I'd have to rewrite the whole thing. What helped the most in this project was that between the time I'd sent Ace the first, terrible, draft of Steal the Dragon and when Laura Anne rejected it, I'd written most of When Demons Walk and sometime during the process I'd finally learned to write.
So I made Tris something different a healer with a touch of the dryad -- and the rewrite came together better than I'd hoped. I dropped terrible scenes that still make me wince especially since I know my editor had to slog through them. . . giant spiders crawling down the buildings, Tris taking the shape of a park bench. . . really, really terrible scenes. And I was left with a book that in many ways is still my favorite.
I learned a lot from Steal the Dragon, not the least of which was that good editors make good books. Oh, and a bit of trivia if you'd like. Not having extensive experience with fighting, I draw upon my husband and his misspent youth for my fight scenes. I had particular trouble with the physical blocking of one scene in Steal the Dragon and finally made my husband write it for me. I polished it a bit and put it in. Obviously Mike did a good job of it, because that's the scene Ace used for the inside cover sample.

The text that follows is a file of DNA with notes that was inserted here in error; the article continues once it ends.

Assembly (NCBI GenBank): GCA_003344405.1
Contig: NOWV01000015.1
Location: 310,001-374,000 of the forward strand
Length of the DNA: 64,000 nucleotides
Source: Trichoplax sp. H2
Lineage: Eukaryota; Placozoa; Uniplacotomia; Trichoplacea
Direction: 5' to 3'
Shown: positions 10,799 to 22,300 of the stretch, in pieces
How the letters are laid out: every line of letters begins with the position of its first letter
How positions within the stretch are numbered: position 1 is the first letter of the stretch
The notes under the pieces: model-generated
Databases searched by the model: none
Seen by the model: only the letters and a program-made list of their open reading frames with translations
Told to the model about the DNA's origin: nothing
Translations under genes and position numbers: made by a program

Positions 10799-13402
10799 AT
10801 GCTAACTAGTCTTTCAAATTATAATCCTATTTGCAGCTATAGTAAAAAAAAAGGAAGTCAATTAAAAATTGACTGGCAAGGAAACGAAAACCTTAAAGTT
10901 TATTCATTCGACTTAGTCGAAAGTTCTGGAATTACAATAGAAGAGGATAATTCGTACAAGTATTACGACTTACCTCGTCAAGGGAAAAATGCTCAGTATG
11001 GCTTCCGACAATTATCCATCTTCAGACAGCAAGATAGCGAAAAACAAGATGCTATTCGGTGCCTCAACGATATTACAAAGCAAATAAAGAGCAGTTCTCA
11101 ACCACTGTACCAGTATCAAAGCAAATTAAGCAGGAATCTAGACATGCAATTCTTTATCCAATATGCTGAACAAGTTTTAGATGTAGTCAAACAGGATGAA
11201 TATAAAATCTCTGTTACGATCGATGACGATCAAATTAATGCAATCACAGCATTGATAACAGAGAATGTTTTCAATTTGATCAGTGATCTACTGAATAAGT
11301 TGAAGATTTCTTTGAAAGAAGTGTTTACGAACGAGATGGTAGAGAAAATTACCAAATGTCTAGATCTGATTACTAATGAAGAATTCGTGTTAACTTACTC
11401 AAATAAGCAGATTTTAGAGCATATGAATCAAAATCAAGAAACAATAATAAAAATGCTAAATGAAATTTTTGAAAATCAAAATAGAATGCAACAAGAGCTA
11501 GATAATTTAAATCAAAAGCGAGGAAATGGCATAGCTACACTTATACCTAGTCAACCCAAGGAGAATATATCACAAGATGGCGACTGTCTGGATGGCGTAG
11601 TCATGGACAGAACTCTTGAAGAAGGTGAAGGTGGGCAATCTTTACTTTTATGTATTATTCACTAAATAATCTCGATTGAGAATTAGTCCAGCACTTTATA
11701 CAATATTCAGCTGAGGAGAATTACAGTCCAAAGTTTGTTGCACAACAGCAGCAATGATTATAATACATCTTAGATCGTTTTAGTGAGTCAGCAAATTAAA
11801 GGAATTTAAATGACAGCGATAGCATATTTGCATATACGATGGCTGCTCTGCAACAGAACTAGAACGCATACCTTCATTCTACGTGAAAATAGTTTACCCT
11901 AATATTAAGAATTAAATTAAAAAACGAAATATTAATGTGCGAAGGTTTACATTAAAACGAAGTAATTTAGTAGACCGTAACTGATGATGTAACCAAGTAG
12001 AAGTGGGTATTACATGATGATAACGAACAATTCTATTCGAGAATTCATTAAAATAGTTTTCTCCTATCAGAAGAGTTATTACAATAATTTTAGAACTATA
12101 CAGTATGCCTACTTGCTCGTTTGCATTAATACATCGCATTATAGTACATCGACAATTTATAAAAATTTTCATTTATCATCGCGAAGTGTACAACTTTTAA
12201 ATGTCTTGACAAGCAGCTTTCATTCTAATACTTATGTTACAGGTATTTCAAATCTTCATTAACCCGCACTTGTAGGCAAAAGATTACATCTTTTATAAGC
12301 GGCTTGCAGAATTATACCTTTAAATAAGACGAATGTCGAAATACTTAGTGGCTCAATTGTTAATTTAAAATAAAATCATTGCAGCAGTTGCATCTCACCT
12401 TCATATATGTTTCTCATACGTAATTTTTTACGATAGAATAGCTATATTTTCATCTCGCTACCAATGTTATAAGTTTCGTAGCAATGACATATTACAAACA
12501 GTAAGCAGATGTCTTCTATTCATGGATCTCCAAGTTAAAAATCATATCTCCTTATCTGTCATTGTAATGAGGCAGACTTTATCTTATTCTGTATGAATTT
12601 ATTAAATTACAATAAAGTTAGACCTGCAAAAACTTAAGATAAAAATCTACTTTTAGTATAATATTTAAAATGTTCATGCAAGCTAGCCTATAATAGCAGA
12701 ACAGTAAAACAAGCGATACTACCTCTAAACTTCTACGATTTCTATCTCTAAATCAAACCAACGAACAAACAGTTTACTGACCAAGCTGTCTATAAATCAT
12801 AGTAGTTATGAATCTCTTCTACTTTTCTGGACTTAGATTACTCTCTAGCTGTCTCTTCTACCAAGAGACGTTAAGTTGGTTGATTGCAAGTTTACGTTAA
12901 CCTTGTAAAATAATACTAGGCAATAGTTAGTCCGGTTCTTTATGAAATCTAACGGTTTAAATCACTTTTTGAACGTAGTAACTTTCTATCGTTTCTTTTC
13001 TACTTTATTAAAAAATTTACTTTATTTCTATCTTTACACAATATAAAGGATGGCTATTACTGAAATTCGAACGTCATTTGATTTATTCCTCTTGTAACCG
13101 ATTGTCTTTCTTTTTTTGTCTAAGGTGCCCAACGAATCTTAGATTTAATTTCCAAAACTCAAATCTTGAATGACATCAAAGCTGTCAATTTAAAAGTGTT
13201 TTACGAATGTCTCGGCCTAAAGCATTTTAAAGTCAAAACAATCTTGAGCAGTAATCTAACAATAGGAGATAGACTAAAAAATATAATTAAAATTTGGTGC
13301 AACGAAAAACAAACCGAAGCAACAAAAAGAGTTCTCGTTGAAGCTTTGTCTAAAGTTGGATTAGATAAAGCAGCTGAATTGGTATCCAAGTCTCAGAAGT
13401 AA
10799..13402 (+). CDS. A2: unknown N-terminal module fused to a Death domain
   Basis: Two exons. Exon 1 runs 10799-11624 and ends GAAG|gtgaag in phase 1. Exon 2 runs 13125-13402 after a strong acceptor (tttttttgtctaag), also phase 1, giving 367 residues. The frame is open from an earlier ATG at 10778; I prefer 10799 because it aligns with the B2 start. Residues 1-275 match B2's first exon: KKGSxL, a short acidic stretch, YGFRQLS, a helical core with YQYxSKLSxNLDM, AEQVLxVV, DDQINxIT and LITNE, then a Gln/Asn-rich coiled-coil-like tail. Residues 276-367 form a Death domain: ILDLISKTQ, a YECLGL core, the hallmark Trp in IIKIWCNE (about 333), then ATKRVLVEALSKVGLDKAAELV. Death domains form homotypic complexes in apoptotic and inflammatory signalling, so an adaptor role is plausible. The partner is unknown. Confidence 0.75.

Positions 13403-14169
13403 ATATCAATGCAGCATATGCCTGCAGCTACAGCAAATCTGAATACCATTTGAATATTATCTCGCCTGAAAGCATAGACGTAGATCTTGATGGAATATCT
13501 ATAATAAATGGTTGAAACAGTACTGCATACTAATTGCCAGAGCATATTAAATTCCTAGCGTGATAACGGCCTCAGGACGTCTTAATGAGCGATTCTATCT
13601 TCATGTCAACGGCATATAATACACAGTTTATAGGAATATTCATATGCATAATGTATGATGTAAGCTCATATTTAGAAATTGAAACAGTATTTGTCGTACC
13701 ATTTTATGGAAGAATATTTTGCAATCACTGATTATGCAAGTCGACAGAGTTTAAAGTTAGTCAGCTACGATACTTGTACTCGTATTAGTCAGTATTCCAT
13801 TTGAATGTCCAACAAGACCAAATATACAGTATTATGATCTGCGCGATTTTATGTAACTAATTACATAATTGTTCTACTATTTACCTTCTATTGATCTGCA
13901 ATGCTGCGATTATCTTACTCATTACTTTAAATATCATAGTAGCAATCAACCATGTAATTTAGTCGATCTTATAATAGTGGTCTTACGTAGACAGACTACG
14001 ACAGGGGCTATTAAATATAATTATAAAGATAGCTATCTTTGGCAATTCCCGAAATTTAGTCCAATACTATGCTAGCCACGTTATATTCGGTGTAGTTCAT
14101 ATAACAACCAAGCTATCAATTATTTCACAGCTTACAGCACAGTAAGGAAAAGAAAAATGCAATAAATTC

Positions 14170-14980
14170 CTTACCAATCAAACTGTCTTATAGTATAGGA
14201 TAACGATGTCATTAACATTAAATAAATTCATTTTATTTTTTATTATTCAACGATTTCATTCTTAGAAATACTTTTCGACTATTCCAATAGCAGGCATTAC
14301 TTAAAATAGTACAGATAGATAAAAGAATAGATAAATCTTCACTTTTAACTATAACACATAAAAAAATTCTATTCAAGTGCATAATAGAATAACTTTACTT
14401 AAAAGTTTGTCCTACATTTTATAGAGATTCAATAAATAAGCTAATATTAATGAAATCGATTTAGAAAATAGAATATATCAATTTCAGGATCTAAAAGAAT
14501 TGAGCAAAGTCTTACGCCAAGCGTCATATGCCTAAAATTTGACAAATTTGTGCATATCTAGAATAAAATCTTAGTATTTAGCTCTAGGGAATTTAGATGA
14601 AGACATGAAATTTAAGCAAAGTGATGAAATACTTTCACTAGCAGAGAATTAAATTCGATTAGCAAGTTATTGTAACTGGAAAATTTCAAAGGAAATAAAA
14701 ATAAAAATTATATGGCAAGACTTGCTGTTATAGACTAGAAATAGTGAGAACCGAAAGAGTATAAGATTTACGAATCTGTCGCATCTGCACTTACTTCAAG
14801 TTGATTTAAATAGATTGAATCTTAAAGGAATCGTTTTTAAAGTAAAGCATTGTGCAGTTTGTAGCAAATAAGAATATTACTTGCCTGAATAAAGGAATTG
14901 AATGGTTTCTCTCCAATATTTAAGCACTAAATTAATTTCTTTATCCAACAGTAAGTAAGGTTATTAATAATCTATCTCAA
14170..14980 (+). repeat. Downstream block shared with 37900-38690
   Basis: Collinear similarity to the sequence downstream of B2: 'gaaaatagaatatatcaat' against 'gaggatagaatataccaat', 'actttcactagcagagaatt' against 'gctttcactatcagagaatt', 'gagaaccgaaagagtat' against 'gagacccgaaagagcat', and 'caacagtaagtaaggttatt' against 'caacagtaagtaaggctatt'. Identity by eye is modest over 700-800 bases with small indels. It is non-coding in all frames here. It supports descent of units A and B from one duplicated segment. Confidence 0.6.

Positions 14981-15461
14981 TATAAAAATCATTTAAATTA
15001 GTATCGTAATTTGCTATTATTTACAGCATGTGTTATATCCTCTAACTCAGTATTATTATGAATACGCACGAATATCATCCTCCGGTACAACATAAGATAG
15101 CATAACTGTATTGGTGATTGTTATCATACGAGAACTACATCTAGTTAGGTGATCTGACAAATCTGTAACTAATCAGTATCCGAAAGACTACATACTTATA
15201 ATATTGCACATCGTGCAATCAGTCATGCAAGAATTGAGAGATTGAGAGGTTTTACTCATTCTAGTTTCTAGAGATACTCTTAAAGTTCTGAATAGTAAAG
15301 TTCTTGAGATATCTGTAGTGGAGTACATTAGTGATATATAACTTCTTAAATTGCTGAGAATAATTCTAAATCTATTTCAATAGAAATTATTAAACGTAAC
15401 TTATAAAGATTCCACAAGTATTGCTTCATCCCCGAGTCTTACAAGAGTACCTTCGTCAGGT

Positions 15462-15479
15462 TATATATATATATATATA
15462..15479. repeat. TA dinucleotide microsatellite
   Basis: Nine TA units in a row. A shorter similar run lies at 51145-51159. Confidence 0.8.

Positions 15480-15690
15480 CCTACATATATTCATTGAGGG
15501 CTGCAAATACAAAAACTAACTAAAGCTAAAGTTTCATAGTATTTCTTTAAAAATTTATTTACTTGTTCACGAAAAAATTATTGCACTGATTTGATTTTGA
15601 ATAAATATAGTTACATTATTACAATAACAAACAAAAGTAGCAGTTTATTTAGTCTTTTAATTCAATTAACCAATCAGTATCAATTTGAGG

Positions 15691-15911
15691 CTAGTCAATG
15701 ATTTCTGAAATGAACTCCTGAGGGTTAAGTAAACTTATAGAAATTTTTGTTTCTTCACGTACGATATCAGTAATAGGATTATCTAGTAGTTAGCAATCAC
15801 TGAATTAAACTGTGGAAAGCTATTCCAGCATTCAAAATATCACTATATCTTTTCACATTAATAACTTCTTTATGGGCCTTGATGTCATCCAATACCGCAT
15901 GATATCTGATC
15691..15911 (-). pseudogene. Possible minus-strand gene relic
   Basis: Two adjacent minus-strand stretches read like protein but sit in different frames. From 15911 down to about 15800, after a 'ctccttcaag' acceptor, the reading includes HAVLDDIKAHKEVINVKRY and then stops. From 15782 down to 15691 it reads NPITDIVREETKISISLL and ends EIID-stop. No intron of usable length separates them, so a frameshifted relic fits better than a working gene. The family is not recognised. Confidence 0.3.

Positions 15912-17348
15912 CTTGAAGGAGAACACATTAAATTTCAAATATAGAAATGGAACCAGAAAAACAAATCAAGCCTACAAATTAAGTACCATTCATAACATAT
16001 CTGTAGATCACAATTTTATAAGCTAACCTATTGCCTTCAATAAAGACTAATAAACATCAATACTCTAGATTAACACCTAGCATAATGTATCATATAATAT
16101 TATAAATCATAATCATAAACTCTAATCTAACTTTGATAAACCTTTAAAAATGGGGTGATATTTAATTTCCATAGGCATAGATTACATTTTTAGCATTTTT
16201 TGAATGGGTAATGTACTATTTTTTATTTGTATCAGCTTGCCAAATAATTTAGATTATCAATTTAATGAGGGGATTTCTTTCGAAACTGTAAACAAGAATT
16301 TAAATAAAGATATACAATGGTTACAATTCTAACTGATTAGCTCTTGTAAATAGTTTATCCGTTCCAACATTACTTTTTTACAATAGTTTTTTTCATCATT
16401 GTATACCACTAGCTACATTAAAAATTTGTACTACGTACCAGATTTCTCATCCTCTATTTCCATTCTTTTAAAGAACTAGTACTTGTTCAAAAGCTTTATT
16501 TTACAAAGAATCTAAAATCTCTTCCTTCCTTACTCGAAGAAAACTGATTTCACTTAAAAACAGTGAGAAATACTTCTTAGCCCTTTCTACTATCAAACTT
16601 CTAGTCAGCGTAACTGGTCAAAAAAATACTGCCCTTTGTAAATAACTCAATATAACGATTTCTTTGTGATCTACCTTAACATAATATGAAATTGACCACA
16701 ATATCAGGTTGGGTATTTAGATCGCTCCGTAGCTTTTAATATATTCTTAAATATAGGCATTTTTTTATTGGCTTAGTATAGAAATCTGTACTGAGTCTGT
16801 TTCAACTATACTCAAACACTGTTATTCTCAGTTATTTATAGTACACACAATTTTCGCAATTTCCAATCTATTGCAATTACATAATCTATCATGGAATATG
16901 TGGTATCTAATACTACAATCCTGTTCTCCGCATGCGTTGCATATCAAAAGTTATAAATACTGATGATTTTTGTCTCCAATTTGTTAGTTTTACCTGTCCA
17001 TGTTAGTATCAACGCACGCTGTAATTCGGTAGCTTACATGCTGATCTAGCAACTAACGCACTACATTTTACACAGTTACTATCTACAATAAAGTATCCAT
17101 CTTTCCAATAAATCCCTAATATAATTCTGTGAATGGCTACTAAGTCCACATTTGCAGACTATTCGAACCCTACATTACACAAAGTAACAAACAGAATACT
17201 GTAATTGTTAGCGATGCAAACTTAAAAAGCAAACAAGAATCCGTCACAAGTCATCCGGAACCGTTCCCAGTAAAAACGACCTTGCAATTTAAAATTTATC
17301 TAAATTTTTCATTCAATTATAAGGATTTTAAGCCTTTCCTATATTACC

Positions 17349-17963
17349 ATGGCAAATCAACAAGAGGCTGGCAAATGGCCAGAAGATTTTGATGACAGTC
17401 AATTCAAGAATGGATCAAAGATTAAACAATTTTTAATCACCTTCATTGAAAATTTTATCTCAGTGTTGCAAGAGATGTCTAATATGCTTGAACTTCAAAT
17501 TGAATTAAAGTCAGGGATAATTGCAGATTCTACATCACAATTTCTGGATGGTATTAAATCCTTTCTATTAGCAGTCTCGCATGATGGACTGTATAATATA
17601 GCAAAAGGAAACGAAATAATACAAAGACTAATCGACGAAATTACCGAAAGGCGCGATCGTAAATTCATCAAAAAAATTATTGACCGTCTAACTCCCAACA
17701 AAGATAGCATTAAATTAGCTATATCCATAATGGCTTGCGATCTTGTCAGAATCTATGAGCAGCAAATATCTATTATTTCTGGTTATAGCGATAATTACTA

Patricia is the #1 New York Times best selling author of the Mercy Thompson series and has written twenty four novels to date; she is currently writing novel number twenty five. She has short stories in several anthologies, as well as a series of comic books and graphic novels based on her Mercy Thompson and Alpha and Omega series. Patty began her career writing traditional high fantasy novels in 1993, and shifted gears in 2006 to write urban fantasy. Moon Called was the first of her signature series about Mercy; the non-stop adventure left readers wanting more and word of this exciting new urban fantasy series about a shape-shifting mechanic spread quickly. The series has continued to grow in popularity with the release of each book. Patty also writes the Alpha and Omega series, which are set in the same world as the Mercy Thompson novels; what began as a novella expanded into a full new series, all of which debuted on the NY Times bestsellers list as well.